This goes in line with the reality that the higher education bubble is primed for popping.  Can it be that many prospective law school applicants are understanding the above data and don’t want to roll the $120,000 dice just to see if they can cut into the top 10 percent of the graduating class of law students for that coveted six-figure salary job that is clearly limited?  As many are starting to realize debt does come at a heavy cost if you invest in an asset at an inflated value.  At the moment, law schools seem to fall into this category.

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6 Comments on this post

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  1. Donnie said:

    Additionally,many of the top tier associate positions are by invitation and sponsorship only. According to government studies the average income for a working lawyer is $62,000 nationwide. And this does not include attorneys working in other fields.

    January 31st, 2012 at 5:22 am
  2. Dumbfounded said:

    This is a great article, one of your finest. Please keep up the great economic journalism.

    January 31st, 2012 at 8:52 am
  3. Joe B. said:

    But if you look at the ABA/BLS ratio, it is pretty consistent. So the probability of acquiring a job is about the same over the past 40 years.

    January 31st, 2012 at 6:56 pm
  4. Cheryl said:

    This is really old news. I graduated law school in 2001 and it was the same story then. law schools are a cash cow for universities: charge through the nose and barely any infrastructure needed. They try to maximize the class size and don’t mention anything about the real prospects for future employment as an attorney.

    As a corporate paralegal I now make more than 2X what I did as an attorney. My loans are paid off and I have a nice 9-5 cushy job.

    The real tragedy is that there is so much need for legal services among the poor/middle class, but they just can’t afford it. And I couldn’t afford to work in an attorney sweatshop and have any kind of decent life and pay off my loans.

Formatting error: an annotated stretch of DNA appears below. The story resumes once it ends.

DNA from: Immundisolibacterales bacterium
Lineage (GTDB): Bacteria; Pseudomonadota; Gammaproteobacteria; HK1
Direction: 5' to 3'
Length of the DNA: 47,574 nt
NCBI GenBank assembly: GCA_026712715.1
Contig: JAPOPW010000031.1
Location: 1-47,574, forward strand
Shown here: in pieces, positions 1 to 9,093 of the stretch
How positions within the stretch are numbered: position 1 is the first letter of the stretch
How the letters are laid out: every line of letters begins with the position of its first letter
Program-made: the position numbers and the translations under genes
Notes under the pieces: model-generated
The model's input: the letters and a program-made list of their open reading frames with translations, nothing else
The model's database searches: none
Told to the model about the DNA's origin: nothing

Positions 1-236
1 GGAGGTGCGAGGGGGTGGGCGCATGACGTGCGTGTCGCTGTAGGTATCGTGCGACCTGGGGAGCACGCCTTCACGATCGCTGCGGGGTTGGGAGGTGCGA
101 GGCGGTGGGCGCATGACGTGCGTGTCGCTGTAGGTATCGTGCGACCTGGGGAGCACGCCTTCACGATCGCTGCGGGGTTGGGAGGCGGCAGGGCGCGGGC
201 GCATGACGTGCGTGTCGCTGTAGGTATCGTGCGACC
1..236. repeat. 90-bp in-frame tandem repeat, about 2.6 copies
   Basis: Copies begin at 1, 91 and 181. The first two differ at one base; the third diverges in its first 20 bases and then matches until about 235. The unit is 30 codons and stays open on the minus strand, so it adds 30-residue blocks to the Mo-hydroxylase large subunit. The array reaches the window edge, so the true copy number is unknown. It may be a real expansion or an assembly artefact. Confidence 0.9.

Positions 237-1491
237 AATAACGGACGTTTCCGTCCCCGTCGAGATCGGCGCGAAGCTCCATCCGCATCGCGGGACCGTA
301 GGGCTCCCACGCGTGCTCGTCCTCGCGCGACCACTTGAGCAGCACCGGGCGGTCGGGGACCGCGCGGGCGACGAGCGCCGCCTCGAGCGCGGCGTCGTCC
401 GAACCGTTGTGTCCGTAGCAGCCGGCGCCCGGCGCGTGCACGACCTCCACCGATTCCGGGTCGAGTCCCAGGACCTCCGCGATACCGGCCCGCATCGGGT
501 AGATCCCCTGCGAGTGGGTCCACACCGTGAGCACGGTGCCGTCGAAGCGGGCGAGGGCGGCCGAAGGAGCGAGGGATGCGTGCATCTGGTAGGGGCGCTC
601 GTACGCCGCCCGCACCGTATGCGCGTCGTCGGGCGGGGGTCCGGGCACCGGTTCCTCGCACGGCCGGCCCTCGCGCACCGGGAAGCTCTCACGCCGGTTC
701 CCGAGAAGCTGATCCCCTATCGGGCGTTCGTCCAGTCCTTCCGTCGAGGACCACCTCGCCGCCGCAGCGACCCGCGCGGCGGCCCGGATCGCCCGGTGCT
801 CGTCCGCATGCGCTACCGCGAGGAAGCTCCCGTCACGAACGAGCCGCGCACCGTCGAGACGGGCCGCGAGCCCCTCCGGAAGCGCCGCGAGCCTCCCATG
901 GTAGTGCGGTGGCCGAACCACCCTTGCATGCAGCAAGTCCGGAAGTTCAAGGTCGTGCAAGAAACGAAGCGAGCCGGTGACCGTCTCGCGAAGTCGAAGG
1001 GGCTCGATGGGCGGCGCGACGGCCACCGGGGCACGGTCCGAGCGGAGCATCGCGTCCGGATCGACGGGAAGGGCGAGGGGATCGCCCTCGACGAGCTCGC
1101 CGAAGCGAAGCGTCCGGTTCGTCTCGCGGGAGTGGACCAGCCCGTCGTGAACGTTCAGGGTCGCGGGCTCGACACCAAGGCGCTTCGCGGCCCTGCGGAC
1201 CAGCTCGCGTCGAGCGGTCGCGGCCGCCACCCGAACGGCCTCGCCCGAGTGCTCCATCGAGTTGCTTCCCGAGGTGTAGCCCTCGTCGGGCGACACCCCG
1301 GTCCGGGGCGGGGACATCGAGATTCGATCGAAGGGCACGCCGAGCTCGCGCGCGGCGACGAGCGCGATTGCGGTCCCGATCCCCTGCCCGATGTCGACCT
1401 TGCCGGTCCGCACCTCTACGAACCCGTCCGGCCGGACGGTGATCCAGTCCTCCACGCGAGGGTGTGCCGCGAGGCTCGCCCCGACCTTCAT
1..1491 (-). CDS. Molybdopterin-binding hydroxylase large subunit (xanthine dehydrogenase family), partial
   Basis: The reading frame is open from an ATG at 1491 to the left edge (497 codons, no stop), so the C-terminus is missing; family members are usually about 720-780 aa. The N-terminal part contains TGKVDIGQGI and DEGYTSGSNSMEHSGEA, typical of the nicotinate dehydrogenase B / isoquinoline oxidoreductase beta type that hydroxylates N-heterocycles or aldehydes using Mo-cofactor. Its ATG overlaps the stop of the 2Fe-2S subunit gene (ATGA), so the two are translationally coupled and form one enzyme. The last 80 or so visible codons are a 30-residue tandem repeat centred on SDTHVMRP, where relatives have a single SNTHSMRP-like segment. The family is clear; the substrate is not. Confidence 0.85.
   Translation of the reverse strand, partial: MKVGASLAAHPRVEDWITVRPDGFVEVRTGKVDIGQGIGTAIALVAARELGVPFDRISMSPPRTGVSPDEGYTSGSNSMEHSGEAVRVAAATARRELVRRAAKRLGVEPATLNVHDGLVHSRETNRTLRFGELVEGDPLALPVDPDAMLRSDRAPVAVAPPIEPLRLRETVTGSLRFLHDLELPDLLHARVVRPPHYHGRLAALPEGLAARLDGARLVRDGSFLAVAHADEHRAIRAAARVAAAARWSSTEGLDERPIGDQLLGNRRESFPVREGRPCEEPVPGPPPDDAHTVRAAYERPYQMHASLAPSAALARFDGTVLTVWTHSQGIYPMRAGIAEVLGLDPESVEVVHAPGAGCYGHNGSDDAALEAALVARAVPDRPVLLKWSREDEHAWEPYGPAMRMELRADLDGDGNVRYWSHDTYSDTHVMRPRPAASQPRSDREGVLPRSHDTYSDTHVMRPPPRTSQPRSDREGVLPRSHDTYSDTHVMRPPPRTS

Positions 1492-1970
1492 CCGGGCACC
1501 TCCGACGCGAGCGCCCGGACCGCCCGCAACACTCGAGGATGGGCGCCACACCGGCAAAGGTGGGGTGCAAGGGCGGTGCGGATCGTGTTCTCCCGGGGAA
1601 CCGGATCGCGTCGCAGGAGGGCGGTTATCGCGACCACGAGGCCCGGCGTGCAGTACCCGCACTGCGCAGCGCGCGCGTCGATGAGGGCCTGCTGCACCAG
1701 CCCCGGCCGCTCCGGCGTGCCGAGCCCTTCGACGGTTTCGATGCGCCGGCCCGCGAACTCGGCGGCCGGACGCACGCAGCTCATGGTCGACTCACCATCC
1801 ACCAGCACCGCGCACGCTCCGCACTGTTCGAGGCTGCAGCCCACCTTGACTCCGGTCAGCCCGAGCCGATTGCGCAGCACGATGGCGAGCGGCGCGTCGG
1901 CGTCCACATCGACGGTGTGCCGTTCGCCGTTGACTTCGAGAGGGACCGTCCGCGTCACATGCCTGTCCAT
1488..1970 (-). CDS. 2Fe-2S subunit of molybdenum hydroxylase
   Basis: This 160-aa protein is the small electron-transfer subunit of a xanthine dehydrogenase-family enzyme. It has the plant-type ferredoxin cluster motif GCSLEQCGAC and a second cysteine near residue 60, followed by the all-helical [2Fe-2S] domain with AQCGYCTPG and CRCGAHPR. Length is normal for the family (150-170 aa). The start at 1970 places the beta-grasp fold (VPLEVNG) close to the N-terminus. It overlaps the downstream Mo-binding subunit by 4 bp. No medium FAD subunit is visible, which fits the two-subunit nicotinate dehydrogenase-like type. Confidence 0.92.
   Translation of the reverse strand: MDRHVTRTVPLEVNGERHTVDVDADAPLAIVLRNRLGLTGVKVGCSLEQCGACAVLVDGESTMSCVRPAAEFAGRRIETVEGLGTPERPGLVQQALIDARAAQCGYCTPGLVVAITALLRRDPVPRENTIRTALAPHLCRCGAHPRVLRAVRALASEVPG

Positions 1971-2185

Yet, the law schools keep churning out tons of fresh JDs who don’t understand the job market and that the majority will have to work for peanuts to get experience.

    February 1st, 2012 at 10:20 am
  5. Terrance said:

    Universities and Colleges are in business to make money whether they be private of public. Attorneys as a group are not particularly gifted as a group, though many indiviually are. An over abundance of hungry attorneys is liable to further diminish our economic output as they have the ability to interfere with those who concretely produce goods & products or otherwise needed services. I know a man who serves his country who left to go to the Middle East, while he was there he was rocketed and mortared. Upon return I had never seen him so relaxed, his answer was he was not allowed to be hectored by his spouse’s attorney while deployed. Near physical death was less stressful then a two year Pennsylvania divorce. In a version of the game Civilization III lawyers are considered anoher arm of the combat machine.

    February 1st, 2012 at 6:06 pm
  6. dollardement said:

    law degrees from the ivy leagues were reserved for the creme de la creme and the elite,but over the last two decades,avenues like engineering,medicine,law and more conservative careers have taken a back seat ever since the advent of the internet.This is primarily the main reason for quality grads from top universities shifitng to IT related courses.

    February 3rd, 2012 at 2:13 am